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Announcement

Most Security Breaches are caused by ‘weak’ Passwords

A password approved screen

A new study conducted by Verizon Data Breach Investigations has found that 81% of all data breaches are caused by so-called ‘weak’ passwords being compromised. This means that many businesses are continuing to put their cyber security at risk by failing to protect their sensitive information online. Indeed, whilst they are most likely aware of the risks involved in using simple passwords, many companies may continue to use basic credentials out of convenience.

 

The above sentiment is arguably the strongest conclusion many will take from the report as a whole. After surveying over 1,800 businesses, it was found that almost 40% didn’t offer password training for their staff, and only 1 in 4 companies used sufficient multi-factor authentication procedures. Moreover, 61% didn’t have any rules of password complexity in place at their company, whilst over one-third of those surveys didn’t even deactivate former-employee accounts.

 

These findings will be somewhat troubling for many industries, many of whom have moved more data online alongside the rise in remoting working seen in 2020. But with cyber-attacks continuing to pose a threat to business security, many will see this report as a reminder of the importance of effective password management.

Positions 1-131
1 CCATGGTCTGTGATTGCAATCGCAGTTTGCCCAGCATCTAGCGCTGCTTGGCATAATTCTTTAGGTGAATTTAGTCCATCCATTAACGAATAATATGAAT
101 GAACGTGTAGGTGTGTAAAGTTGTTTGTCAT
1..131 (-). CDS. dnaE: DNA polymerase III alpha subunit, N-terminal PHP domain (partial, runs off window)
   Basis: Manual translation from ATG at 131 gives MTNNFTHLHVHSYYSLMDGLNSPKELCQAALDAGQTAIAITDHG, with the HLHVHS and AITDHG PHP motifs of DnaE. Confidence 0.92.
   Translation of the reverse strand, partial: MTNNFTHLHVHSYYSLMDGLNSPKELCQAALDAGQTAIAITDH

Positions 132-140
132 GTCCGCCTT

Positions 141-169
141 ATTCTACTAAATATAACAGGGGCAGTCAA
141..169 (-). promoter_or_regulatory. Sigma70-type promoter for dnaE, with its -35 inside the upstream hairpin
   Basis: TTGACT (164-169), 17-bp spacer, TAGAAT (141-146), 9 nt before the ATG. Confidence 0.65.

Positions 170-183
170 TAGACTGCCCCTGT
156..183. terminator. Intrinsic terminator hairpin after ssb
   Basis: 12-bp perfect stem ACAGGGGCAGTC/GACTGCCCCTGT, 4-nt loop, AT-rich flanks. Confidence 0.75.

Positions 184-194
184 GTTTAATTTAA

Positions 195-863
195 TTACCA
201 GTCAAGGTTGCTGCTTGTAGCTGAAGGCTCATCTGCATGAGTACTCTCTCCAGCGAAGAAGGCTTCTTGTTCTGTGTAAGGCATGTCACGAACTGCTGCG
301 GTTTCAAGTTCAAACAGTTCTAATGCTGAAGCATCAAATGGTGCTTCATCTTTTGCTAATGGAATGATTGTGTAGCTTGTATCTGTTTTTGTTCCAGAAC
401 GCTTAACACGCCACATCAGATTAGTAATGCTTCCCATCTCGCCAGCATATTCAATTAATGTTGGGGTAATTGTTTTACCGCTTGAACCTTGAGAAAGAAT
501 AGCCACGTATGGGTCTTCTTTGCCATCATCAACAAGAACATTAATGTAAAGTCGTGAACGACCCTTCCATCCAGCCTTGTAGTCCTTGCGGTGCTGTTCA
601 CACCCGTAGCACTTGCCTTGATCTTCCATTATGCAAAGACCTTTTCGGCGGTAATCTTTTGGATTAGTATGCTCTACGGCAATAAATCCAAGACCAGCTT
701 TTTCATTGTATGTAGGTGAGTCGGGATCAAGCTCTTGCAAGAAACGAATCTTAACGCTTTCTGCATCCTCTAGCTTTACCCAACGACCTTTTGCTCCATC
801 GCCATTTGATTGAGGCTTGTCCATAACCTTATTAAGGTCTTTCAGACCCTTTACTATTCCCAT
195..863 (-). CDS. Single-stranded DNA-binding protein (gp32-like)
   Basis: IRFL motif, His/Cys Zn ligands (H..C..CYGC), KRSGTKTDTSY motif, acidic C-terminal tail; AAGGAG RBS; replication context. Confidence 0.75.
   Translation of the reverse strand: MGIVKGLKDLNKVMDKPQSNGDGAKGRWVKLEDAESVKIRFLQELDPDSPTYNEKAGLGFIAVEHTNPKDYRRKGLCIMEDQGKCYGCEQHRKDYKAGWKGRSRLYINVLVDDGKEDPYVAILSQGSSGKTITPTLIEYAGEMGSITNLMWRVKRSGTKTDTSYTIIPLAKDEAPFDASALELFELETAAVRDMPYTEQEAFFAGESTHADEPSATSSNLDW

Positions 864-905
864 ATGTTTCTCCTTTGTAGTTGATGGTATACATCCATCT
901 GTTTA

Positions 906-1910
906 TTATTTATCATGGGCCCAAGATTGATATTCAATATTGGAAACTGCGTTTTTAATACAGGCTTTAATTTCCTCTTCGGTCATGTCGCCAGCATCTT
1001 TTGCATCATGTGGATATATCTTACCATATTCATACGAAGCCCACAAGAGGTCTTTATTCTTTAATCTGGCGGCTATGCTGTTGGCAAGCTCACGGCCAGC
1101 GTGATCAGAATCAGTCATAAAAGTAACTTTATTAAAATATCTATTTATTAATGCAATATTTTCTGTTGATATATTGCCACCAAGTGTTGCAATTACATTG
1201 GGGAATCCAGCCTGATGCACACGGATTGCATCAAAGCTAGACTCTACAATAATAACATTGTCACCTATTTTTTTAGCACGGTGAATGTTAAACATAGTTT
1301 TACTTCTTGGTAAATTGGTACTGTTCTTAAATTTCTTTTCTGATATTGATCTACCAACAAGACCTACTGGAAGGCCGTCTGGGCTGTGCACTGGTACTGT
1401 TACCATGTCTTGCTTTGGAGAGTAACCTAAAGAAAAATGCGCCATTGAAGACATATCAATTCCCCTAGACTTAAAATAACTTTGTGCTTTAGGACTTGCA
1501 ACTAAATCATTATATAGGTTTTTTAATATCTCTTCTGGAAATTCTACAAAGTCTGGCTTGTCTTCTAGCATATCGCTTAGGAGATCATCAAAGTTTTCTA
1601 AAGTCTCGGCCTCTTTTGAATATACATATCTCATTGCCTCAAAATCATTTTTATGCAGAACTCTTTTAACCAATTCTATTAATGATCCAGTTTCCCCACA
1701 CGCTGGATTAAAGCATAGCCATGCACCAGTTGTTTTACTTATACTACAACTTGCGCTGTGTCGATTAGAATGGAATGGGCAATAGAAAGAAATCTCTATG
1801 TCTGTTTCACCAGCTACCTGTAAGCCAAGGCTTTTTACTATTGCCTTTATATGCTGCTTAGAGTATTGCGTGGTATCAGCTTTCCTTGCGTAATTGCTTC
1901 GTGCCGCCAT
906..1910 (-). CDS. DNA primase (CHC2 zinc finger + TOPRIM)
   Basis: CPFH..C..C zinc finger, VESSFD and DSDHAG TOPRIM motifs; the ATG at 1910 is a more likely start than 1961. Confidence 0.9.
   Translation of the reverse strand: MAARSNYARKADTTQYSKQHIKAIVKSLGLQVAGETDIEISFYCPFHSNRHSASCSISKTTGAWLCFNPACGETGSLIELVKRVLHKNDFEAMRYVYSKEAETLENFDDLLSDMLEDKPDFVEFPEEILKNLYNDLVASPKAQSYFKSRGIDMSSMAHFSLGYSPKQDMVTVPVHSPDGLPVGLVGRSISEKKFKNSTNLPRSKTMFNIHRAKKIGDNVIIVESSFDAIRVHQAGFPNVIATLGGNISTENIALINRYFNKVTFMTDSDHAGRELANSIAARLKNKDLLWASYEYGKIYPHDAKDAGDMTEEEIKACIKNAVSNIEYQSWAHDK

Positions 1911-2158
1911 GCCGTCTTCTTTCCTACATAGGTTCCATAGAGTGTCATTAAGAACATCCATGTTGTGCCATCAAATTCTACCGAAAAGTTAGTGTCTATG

What is a ‘weak password’?

Weak passwords are typically short, common, or default terms such as “password”, an individual’s name, a predictable location, a popular phrase and so on. They are also characterised by how easily guessable they are, so more complex passwords that have sequences (E.g. 1234) or that used frequently can also be defined as weak. Consequently, these passwords can be compromised in a brute-force attack in which all possible terms are rapidly guessed by a hacker or software.

 

How Can You Improve Password & Business Security?

You can read our more extensive article on Passwords For Businesses Here but, in short, setting up complexity requirements (a minimum number of characters, compulsory upper- and lower-case letters etc.) and regular changes can help password strength considerably. In addition, it’s recommended that you aim to provide cyber security training for all new staff, deactivate old accounts, and make multi-factor authentication the norm at your company.

 

You can also find more information on how to Keep Your Small Business Secure Online Here.


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